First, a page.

In Greek mythology, Icarus (the Latin spelling, conventionally adopted in English; Ancient Greek: Ἴκαρος, Íkaros, Etruscan: Vikare) is the son of the master craftsman Daedalus, the creator of the Labyrinth built for King Minos of Crete near his palace at Knossos (knowledge). Often depicted in art, Icarus and his father attempt to escape from Crete by means of wings that his father constructed from feathers and wax. Icarus’s father warns him first of complacency and then of hubris, asking that he fly neither too low nor too high, so the sea’s dampness would not clog his wings or the sun’s heat melt them. Icarus ignored his father’s instructions not to fly too close to the sun, whereupon the wax in his wings melted and he fell into the sea. This tragic theme of failure at the hands of hubris contains similarities to that of Phaëthon.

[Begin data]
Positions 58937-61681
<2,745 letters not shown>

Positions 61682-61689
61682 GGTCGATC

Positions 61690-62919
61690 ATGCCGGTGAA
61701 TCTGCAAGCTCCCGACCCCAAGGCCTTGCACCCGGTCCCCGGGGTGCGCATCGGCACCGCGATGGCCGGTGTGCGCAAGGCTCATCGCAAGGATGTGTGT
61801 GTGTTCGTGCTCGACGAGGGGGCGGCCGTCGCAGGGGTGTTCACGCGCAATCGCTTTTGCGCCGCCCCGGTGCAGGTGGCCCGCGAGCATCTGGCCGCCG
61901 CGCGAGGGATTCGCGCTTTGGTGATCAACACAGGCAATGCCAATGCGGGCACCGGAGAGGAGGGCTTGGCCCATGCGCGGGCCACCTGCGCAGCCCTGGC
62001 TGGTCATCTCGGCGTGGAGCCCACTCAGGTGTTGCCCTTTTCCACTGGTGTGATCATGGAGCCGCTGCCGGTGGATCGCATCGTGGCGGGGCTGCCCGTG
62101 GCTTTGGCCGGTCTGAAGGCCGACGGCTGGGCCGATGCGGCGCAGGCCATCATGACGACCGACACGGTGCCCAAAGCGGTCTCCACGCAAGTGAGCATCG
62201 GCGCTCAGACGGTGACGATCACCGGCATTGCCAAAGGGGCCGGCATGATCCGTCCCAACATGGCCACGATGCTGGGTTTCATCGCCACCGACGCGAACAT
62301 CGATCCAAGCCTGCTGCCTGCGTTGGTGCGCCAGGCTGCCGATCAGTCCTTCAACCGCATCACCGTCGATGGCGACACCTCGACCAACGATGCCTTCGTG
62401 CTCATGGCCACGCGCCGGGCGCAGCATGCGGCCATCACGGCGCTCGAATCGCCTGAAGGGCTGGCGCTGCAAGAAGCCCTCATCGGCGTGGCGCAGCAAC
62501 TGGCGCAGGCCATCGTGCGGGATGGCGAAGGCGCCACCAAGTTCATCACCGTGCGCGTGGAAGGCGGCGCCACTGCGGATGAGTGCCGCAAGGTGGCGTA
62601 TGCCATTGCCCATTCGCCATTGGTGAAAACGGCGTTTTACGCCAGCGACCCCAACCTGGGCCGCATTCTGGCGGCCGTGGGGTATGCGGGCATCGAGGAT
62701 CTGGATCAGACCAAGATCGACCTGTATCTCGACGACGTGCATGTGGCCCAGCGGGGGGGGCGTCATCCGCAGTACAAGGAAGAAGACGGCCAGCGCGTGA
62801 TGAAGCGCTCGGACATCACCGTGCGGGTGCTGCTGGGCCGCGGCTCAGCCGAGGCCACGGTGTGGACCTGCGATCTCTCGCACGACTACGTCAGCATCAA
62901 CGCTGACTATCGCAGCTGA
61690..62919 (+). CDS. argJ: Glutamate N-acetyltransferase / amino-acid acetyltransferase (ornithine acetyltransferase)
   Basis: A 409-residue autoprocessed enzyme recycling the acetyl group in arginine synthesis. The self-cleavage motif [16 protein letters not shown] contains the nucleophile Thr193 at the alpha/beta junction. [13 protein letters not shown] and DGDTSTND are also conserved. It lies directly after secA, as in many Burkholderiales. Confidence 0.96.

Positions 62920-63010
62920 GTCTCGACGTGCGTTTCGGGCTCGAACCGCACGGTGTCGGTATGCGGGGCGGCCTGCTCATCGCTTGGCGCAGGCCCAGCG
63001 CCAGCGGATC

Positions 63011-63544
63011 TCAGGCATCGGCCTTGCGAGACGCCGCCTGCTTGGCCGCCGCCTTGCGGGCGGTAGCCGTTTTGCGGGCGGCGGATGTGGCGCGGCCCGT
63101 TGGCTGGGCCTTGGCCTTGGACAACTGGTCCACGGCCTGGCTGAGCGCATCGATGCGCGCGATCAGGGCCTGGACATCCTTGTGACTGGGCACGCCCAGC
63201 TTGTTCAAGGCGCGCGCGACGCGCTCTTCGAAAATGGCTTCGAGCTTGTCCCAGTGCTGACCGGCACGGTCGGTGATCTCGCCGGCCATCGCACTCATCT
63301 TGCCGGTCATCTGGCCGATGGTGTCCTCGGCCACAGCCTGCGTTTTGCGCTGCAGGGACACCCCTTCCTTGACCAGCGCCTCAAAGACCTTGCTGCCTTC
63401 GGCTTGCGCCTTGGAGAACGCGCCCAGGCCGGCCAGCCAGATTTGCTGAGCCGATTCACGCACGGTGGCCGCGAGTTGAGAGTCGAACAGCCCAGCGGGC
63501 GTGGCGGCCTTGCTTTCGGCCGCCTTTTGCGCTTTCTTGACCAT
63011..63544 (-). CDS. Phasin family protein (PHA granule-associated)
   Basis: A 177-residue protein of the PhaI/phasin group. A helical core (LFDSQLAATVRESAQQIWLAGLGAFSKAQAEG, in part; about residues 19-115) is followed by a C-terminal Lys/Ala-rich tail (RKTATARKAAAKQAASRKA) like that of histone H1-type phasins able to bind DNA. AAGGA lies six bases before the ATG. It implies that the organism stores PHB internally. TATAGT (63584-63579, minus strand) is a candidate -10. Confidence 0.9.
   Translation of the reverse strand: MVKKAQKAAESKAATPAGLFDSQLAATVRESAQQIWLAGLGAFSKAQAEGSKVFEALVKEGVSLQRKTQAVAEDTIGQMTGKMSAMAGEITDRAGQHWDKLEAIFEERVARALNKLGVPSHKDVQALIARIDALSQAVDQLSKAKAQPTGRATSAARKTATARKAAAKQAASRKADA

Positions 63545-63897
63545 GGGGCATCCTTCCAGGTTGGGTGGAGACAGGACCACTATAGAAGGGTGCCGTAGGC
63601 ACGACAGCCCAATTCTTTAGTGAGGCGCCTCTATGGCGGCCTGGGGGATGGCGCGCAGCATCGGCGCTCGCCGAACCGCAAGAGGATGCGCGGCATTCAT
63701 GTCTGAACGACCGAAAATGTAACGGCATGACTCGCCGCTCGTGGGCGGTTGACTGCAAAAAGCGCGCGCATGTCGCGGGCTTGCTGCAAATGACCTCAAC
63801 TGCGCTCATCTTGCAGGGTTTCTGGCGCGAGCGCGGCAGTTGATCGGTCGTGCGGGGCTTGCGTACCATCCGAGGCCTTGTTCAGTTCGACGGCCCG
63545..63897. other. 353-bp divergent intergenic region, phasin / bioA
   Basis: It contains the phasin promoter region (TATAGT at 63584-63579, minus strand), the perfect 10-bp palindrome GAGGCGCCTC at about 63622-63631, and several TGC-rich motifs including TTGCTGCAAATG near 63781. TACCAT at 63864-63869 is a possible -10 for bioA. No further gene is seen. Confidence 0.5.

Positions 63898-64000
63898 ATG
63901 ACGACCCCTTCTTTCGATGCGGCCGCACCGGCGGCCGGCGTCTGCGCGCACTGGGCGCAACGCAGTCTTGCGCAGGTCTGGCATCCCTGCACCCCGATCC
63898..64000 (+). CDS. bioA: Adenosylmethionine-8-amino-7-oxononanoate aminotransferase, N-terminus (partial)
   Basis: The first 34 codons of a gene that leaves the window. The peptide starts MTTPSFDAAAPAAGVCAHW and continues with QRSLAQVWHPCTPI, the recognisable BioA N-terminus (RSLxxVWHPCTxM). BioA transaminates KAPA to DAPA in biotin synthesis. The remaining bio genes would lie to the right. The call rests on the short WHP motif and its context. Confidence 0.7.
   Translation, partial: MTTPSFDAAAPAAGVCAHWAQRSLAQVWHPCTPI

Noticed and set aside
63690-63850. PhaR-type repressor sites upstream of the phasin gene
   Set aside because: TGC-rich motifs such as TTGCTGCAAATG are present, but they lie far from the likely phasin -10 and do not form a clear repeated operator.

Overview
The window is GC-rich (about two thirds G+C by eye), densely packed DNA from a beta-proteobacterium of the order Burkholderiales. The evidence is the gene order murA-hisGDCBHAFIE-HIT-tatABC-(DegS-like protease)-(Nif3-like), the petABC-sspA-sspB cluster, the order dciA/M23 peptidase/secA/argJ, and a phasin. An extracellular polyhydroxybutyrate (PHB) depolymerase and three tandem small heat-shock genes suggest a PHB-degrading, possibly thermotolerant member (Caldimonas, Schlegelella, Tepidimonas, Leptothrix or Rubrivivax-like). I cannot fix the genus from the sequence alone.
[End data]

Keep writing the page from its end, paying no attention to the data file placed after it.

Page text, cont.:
This is telling the story of a father who knew the map of this place, the metaphor for the Labyrinth in Knossis (knowledge), for the Minotaur (ego – beast in our mind, the inner satan), and artificially bestowed enlightenment upon his son, there by teaching him the secret. The crete he is escaping from is a metaphor for human lower consciousness, we use another metaphor today, concrete, means in Latin with Crete (Con-crete). The wings are a metaphor for Christ Consciousness.The sea he is referring to is the Red sea who’s boundaries are patrolled by Lilith and her demons. Complacency (sloth) and hubris (pride) are deadly sins, and having been in Knossis, Icarus’ faher was aware of the dangers.